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B Baskar

The unbearable burden of being David Moyes

| Updated on January 10, 2014 Published on January 10, 2014

Is Moyes the right man?

As a Spurs fan I never thought a day would come when I’d end up feeling sorry for Manchester United. But that day has come. David Moyes, the Manchester United manager, must be the loneliest man in English football now. United, the defending champions, are currently seventh in the league, 11 points off leaders Aresnal, with a little more than half the season gone. They have just suffered their fourth defeat at home in all competitions. And losing to Sunderland in the League Cup a couple of days ago must surely be the last straw for the faithful. There are as many as four teams which have won for the first time in 20 years at Old Trafford this season.

So how did it all go so wrong for Moyes, ‘the anointed one’? To be fair, when Alex Ferguson hand-picked Moyes at the end of last season, the expectations from him were not very high. A top four finish in the league and a reasonable run in the Champion’s League and the FA Cup was the maximum that was expected from him. But how did United land up in the current mess they are in? Moyes did not inherit a great team from Ferguson. United were a team that needed rebuilding but that did not happen due to the obstinacy of Ferguson and reasons financial. The warning signs have been there for the last few seasons. Barcelona rang the warning bells when they dismantled United in the 2011 Champion’s league finals at Wembley. But yet Ferguson and the Glazers did nothing. United won the league last season more due to their tenacity and the generosity of rivals Manchester City and Chelsea and not because of their stellar performance on the pitch.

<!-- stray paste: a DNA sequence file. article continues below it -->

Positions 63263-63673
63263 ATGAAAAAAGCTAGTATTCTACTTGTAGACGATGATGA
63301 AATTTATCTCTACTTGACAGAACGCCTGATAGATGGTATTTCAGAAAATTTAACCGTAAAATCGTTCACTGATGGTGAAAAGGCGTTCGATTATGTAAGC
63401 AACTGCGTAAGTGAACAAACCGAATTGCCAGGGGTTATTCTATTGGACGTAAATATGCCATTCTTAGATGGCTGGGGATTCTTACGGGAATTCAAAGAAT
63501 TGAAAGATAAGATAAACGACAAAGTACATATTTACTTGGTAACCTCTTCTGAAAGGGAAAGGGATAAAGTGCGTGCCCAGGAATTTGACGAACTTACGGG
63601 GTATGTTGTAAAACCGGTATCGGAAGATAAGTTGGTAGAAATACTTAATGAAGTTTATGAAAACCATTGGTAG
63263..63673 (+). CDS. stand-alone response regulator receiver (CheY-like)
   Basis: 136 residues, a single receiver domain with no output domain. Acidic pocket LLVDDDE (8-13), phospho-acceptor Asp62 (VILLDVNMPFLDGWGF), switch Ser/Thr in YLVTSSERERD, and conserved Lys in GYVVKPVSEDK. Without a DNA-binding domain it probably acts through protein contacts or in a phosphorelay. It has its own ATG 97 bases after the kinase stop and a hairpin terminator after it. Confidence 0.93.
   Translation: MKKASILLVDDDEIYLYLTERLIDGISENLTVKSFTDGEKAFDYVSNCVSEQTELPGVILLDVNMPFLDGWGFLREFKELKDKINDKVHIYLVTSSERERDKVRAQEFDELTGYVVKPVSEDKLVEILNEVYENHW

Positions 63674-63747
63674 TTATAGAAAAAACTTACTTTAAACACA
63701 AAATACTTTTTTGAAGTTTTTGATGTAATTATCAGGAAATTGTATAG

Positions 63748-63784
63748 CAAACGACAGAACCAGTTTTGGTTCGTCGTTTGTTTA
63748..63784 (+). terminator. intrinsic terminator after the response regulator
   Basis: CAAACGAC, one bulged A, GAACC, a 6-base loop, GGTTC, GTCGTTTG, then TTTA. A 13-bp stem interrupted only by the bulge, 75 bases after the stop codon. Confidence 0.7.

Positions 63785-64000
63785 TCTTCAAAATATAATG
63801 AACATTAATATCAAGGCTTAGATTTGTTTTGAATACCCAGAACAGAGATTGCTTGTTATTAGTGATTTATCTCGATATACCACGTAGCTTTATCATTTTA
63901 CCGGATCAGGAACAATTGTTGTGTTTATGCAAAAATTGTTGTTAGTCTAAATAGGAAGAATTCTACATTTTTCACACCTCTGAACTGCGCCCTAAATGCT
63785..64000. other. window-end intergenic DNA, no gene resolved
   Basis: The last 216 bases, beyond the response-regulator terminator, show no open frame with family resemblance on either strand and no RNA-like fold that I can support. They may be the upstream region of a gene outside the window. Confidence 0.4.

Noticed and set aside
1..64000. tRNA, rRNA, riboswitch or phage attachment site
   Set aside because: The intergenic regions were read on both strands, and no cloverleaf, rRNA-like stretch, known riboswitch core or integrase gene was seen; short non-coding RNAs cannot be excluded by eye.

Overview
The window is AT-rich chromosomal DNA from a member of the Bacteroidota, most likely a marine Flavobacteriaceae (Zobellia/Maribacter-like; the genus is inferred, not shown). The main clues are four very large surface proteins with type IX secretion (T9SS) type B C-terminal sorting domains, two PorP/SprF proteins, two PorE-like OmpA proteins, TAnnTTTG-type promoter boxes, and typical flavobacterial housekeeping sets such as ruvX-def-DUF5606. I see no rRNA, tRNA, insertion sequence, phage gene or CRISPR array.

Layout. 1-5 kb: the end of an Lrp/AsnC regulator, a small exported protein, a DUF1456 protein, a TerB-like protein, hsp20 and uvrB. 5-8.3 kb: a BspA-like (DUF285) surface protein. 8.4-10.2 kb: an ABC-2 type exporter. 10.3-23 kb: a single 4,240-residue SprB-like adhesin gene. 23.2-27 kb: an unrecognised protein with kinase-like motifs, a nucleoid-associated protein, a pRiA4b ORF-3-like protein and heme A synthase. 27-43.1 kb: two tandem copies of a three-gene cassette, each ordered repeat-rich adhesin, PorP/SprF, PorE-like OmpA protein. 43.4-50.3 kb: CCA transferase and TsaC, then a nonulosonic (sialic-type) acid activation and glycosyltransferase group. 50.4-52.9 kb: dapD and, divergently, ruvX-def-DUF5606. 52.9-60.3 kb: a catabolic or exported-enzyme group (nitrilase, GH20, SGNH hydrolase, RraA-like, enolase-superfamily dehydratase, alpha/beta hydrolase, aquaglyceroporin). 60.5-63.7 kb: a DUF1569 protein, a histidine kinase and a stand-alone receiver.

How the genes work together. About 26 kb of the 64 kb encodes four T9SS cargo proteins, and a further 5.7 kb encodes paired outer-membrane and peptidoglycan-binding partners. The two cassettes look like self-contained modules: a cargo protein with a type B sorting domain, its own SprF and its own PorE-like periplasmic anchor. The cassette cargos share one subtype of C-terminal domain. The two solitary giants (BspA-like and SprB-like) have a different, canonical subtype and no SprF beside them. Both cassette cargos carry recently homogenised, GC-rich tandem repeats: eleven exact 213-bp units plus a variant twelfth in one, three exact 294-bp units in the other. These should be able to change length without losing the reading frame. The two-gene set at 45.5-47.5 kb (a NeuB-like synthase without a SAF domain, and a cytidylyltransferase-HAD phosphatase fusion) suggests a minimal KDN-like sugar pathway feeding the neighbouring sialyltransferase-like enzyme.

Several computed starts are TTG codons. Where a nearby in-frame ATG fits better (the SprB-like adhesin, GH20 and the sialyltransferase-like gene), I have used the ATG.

To make matters worse, Moyes did not manage to attract any top talent in the transfer market last summer and his only high profile signing Marouane Fellaini has been nothing short of a disaster.

What must really be galling for Moyes and the United faithful is that Everton, a team Moyes managed till last season, are currently ranked two places higher than them in the league. To add another layer of irony, Everton are managed this season by Roberto Martinez, under whom Wigan Athletic got relegated last season despite winning the FA Cup!

So where do United go from here? Writing off this season and rebuilding the team seems to be the obvious answer. But that is easier said than done. Not many top players would be willing to come to United, who in all likelihood are going to miss out on the Champion’s league next season. But more importantly, for the long run, Moyes and United must make a concerted effort to move out of Ferguson’s shadow. If writer David Peace is to be believed, when the legendary Brian Clough took over Leeds United back in the seventies from Don Revie, he is supposed to have dragged Revie’s desk and chair to the Elland Road ground and burnt them. He didn’t want anything in his office to remind him of his predecessor Revie!

Now no one is suggesting Moyes do something quite as drastic as that. But the sooner United move out of Ferguson’s shadow the better it is for them. The Ferguson era is over and he was the last of the old school British football managers – domineering and dictatorial. But is Moyes the right man for that? The Glazers now must be wondering whether they were right in letting Ferguson choose his successor instead of going for a more high profile manager like Mourinho, Guardiola or Ancelotti. These men surely would have been better suited to bring in the wholesale changes that are required – both of personnel and management style.

Having said that, this football season in England has been the most riveting one in many years, with only two points separating the top 3 and any one of the top four having shot at the title.

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Published on January 10, 2014
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